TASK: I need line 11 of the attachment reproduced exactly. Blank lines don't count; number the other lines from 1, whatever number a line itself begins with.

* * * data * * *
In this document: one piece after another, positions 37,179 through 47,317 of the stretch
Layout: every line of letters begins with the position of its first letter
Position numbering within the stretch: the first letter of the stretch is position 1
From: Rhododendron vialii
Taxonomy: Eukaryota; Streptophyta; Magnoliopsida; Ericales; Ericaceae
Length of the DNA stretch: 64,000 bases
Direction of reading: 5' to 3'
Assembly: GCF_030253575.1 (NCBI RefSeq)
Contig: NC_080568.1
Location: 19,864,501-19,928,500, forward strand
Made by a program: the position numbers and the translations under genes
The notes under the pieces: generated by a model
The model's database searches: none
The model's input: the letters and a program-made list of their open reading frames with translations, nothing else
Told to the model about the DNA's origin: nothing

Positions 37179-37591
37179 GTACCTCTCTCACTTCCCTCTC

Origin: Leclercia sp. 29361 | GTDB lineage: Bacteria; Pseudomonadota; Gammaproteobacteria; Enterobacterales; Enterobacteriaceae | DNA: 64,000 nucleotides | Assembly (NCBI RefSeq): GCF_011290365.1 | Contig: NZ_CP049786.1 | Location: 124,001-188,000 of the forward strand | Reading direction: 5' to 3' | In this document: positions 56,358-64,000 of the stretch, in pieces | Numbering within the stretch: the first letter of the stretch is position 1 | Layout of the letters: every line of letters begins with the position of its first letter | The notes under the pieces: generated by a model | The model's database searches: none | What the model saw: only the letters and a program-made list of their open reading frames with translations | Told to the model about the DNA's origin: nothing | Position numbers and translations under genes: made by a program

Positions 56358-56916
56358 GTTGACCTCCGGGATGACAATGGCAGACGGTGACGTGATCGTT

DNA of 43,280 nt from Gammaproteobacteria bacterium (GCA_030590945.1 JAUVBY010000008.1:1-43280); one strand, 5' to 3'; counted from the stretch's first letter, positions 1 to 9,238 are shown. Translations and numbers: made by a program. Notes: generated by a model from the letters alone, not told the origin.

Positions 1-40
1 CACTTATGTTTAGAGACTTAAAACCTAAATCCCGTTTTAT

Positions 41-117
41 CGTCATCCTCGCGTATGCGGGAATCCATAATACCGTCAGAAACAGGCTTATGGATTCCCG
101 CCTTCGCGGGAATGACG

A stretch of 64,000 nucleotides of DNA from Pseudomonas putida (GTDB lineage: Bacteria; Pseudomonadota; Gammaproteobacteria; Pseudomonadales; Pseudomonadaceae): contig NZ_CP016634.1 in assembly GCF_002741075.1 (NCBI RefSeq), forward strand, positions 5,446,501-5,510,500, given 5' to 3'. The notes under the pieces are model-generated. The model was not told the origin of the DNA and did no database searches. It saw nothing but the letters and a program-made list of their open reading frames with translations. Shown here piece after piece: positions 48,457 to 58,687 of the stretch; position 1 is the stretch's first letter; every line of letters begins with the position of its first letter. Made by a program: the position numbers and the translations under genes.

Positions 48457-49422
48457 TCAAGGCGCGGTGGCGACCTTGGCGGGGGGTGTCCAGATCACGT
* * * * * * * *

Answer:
Made by a program: the position numbers and the translations under genes